Shiva Acharya: “Organisations need to broaden their understanding of disability”

October 2020

Shiva Acharya is Nepal country lead for the disability inclusive development programme and advocacy advisor at Humanity & Inclusion, an Inclusive Futures partner.

Here, he shares his experience of losing his sight at a young age and the importance of ensuring the rights of people with disabilities are upheld.

Shiva’s story

I lost my sight when I was five or six years old due to a lack of vitamin A. My family couldn’t take me to a doctor, maybe due to ignorance or poverty. Then something tragic happened.

I don’t mind talking about it these days, but I used to hesitate.

Around the time I lost my sight, my family left me outside the door of a hospital run by Christian missionaries, around 16 miles from where I grew up in Pokhara. I was fortunate that the hospital superintendent, who happened to be British, took me in and arranged a sponsor and education. Because of this, I am who I am today.

My schooling was really good, it was integrated so I learned alongside children who had their sight. I had a very good teacher who would teach us about the world and how to find islands, land, oceans and continents on a tactile globe. We had additional classes in the morning and evening to support us if we didn’t understand what was taught during the day. But I suffered bullying from other children who would tease me for being left by my family.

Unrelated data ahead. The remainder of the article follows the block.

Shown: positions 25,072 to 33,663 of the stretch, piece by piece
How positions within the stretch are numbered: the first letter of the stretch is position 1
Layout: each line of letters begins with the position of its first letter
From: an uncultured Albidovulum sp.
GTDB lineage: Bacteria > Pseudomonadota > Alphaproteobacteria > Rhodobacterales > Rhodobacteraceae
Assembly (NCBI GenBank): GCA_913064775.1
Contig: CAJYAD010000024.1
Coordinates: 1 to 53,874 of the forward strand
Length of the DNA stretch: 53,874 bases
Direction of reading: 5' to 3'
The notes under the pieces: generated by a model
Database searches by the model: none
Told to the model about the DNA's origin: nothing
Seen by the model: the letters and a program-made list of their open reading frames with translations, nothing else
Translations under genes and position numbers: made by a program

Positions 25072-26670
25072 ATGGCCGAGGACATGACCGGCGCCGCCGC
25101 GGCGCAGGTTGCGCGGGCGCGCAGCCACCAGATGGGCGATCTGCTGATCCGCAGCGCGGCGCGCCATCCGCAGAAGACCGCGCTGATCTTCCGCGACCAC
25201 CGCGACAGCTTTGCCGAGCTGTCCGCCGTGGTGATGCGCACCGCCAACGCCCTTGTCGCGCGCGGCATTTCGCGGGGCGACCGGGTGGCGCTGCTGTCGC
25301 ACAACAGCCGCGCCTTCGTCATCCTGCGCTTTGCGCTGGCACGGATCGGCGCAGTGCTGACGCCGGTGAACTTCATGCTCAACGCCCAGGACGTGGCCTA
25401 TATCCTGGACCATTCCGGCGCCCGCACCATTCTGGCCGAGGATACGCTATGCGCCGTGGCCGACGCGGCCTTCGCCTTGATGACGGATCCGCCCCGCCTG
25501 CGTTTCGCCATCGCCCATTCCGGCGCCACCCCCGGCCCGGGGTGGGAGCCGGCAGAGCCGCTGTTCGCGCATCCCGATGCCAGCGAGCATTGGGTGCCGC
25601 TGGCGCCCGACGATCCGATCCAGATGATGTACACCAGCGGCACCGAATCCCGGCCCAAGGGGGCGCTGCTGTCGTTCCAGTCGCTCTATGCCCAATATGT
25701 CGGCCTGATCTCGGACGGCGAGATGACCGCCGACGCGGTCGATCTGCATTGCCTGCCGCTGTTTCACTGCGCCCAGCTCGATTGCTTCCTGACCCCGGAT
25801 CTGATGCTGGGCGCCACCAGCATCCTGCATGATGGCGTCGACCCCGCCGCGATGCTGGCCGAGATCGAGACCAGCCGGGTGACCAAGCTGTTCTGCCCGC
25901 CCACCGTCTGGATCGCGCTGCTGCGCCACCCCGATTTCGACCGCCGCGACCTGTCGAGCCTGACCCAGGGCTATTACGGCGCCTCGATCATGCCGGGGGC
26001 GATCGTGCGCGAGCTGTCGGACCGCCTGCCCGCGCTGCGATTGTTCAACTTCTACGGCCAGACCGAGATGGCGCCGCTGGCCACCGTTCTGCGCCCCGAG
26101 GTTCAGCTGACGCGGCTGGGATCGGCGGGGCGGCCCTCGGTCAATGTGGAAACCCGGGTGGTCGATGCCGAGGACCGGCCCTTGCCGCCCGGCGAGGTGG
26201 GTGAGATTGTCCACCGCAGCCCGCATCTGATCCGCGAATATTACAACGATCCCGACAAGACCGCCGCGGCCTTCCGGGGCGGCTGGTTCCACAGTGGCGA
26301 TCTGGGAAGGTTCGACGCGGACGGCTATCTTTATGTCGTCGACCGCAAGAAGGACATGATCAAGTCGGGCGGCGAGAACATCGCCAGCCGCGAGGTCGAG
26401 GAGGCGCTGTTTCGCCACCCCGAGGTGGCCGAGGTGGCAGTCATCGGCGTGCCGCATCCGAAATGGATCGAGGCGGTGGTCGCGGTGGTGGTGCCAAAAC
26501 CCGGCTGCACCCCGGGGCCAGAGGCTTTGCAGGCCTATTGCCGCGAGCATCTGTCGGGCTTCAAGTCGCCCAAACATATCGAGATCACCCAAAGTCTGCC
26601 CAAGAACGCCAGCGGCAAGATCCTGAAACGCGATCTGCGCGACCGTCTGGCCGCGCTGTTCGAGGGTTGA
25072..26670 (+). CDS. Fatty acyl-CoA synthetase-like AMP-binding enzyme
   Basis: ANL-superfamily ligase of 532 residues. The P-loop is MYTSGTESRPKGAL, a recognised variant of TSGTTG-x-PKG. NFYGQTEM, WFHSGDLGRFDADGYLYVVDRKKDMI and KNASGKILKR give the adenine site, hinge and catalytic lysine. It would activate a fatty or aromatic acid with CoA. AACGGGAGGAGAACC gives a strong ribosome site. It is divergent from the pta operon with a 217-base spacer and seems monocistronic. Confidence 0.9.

I overcame it with support from my friends and a really good supportive network that I am lucky to have, so I didn’t fall [into the] wrong hands. I didn’t have to worry about clothes and food and went to a good school, but I deserved a warm, loving family, which I definitely didn’t have. That’s something I always wished for.

I had to depend on my friends

In 1999, I graduated school and then went on to study my bachelor’s degree in social anthropology and development studies with classic English literature, but I struggled a lot.

I had no reference materials from the library, no braille books, so I had to depend on friends all the time. They recorded every lesson for me, then I had to write my own notes in braille. They took turns and rooted for me to do well even though they got tired.

Right after my bachelor’s degree I went to Denmark to study globalisation, and NGO and project management. I had fun meeting people from across the world. It helped me see I could do more than I thought I could. I used to tell my friends that I didn’t want to limit myself to becoming a schoolteacher or a musician, because those were the only two jobs offered to blind pople at the time in Nepal.

Once I returned home, I started working at the charity National Disability Upliftment Programme. I’d say to elected officials: “You are creating disability, my impairment is just an issue with my organ but you are limiting my potential.”

I also worked with UN Women and was a trusted interpreter for the UN Special Representative of the Secretary-General in Nepal. I went on to gain a master’s degree in public administration from a Nepali university and a master’s degree in human rights from Roehampton University in London.